The safety of androgen therapy in the breast cancer population has not been adequately studied. There is concern that the testosterone can be aromatized to estrogen, which may reactivate or promote further tumor growth. Many breast cancer cells have androgen receptors. The experimental testosterone transdermal matrix patch has proven to be effective for libido issues; however, further randomized, controlled trials and safety data are warranted before consideration in this patient population.

Sexual devices

For patients who have undergone pelvic surgery or radiation therapy, vaginal shortening, vaginal narrowing, and scar tissue can often impede penetration, causing dyspareunia. Vaginal dilators with water- or hormone-based lubricants can help lengthen and widen the vagina and loosen the scar tissue that contributes to the pain and discomfort associated with vaginal intercourse. Supportive behavioral therapy is instrumental for continued compliance. The prescribed regimen for dilator use is often individualized; some benefit from short (5 min) daily use, while others use dilators three times a week for 15 min per usage. Dilators should be cleansed with gentle soap and water, rinsed completely, and stored in a cool location between uses. Devices, such as the EROS clitoral stimulator, can be prescribed for patients who have had cervical cancer or other pelvic cancers, such as rectal and vaginal cancers. Preliminary data presented by Schroder et al.65 at the 2003 annual conference of the International Society for the Study of Women’s Sexual Health show promise that this device may be helpful in combating arousal difficulty after cervical cancer therapy.

Sexually active survivors should always be informed about sexually transmitted disease prevention, and condom use should always be encouraged.

Alternative and complementary medicine

Many nonmedical pharmacologic therapies have worrying and potentially detrimental side effects without scientific evidence of their benefit in alleviating sexual dysfunction. Although patients try agents such as chocolate, ginseng, oysters, and black cohosh to enhance sexuality, randomized, controlled clinical trials are needed to ensure patient safety and efficacy, and to demonstrate a low side-effect profile.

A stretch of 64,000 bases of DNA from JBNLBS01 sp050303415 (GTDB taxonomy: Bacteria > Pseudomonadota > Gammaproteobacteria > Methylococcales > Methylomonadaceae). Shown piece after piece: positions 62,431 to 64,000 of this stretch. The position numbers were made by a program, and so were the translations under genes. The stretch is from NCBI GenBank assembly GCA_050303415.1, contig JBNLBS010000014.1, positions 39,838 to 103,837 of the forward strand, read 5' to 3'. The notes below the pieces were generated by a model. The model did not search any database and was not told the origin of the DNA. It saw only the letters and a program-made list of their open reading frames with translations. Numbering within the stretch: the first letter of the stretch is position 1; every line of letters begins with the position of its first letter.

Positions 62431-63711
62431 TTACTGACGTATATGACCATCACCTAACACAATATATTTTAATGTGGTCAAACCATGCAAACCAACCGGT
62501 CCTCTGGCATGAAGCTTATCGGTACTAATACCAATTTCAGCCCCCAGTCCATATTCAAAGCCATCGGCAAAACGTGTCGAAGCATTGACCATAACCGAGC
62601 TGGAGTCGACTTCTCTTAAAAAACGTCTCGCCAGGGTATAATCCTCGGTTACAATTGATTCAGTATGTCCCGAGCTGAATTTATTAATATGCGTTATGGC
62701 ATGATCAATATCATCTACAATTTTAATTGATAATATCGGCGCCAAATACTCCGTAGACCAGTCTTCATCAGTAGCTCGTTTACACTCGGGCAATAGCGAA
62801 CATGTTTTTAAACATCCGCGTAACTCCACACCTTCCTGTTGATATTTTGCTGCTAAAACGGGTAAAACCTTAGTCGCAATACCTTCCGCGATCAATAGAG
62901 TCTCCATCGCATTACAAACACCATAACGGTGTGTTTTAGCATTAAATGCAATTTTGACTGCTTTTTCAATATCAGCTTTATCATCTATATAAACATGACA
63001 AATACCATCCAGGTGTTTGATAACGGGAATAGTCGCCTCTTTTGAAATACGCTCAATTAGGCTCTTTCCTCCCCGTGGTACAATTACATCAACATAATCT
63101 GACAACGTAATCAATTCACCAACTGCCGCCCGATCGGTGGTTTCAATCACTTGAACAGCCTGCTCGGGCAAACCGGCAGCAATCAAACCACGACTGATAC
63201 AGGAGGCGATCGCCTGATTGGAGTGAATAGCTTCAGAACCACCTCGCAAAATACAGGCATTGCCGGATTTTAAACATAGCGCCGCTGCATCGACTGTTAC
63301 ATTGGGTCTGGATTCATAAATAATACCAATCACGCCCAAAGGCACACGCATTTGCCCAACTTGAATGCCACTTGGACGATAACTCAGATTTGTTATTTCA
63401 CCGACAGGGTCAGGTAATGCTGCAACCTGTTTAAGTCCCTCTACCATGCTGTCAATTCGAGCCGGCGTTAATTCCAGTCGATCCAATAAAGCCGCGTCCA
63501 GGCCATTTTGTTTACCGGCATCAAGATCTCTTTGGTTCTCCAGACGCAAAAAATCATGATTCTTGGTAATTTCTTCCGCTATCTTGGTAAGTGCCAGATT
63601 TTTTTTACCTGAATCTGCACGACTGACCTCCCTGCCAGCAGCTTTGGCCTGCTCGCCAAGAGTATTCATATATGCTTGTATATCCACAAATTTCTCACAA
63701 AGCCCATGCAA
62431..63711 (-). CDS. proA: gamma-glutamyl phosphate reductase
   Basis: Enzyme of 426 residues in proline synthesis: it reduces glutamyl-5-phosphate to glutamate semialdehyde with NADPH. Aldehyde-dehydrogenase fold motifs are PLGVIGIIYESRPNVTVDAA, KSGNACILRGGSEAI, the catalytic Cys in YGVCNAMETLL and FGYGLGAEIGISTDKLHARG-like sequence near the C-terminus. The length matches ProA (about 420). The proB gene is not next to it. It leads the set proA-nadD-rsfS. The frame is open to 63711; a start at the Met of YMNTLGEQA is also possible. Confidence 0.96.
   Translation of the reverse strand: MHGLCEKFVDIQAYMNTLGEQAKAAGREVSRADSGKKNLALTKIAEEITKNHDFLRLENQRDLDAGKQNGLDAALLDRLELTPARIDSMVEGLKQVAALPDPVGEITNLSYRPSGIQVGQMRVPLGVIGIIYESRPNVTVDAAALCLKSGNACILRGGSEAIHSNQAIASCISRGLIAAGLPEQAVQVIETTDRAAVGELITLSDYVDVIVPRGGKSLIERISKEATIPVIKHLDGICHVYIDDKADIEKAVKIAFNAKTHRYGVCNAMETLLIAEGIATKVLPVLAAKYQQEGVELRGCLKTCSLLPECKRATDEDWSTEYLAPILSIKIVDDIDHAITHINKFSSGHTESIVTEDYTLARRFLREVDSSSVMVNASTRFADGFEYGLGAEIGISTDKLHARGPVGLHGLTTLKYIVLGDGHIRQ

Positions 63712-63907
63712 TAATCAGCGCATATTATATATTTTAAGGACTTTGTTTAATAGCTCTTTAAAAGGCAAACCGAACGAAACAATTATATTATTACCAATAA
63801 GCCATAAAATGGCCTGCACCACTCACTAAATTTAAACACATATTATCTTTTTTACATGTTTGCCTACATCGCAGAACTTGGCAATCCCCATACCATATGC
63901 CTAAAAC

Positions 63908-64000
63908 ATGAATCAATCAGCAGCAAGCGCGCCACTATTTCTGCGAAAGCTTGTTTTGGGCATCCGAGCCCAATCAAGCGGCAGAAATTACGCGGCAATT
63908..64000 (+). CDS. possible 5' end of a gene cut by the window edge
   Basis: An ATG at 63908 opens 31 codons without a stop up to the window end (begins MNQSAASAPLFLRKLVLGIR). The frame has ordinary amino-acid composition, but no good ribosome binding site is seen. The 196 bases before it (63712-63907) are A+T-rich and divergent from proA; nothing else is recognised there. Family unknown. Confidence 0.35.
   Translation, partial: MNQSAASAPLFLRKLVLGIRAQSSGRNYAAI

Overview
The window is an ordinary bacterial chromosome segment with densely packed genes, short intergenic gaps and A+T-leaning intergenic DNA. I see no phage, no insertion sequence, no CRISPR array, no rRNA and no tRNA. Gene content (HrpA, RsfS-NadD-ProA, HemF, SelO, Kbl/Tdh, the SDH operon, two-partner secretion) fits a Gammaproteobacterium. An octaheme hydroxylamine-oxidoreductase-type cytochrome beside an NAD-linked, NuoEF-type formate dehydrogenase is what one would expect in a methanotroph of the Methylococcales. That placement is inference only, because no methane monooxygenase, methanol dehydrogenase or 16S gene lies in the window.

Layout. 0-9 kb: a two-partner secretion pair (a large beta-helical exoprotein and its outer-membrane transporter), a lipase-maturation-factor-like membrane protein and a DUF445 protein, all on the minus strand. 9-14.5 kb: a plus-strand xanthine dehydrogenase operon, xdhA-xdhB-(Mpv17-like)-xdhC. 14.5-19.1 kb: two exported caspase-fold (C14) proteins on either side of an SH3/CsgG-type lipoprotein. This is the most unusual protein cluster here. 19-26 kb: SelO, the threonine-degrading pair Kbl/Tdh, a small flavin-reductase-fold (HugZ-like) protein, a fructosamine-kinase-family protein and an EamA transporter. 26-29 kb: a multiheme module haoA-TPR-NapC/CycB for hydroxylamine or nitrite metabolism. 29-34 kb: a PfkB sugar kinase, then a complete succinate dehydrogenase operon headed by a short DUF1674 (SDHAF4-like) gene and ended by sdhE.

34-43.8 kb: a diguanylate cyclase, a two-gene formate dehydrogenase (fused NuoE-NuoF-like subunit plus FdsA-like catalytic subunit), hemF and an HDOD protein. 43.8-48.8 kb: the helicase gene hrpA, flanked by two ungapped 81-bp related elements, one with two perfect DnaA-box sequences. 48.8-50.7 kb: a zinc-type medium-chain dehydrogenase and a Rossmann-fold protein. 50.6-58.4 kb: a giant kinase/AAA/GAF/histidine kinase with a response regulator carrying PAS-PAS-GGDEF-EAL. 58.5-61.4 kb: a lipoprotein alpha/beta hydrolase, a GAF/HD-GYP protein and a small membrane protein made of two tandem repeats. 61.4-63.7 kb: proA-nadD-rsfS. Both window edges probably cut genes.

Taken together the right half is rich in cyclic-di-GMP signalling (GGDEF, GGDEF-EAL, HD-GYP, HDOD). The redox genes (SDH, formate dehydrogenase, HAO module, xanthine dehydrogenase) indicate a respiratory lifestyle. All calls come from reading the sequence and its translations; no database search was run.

Consultation

Referral for an evaluation by a subspecialist may be appropriate for certain clinical conditions. Such consultants may include oncologists, social services providers, nutritionists, exercise therapists, and psychiatrists. A list of clinicians and ancillary staff who are sensitive to sexual issues should be readily available for patients who take part in sexual health programs.

In addition, pain and palliative care providers need to reassure patients and their partners that even at the end of life, when intercourse may not be feasible, intimacy and emotional closeness should be encouraged.

Conclusions

Quality-of-life concerns in survivorship are at the forefront of importance for both clinicians and patients. Sexual concerns and dysfunctions, during or after cancer therapy, are often overlooked. The diagnosis and treatment of malignancy are very complicated and stressful. Physical changes and psychologic issues are complex in a cancer patient suffering from sexual complaints. The goal of a comprehensive sexual health evaluation and the resulting therapy is to promote sexual health by fostering open communication, providing anticipatory guidance, and validating normalcy with respect to sexual thoughts and feelings. Individual treatment plans are created and implemented by the sexual health-care professional team to educate patients and survivors so they can enjoy fulfilling and pleasurable sexual repertoires with their partners during and after cancer therapy.

References

1. Schover LR. Sexuality and Fertility After Cancer. New York: Wiley, 1997.

2. Robinson JW. Sexuality and cancer. Breaking the silence. Aust Fam Physician 1998; 27(1-2): 45-7.

3. Andersen BL. How cancer affects sexual functioning. Oncology (Huntingt) 1990; 4: 81-8; discussion, 92-4.

4. Andersen BL, Woods XA, Copeland LJ. Sexual self-schema and sexual morbidity among gynecologic cancer survivors. J Consult Clin Psychol 1997; 65: 221-9.

5. Devita VT, Rosenberg SA, Hellman S, eds. Cancer: Principles and Practices of Oncology, 6th edn. Philadelphia: Lippincott Williams & Wilkins, 2000: 3032-49.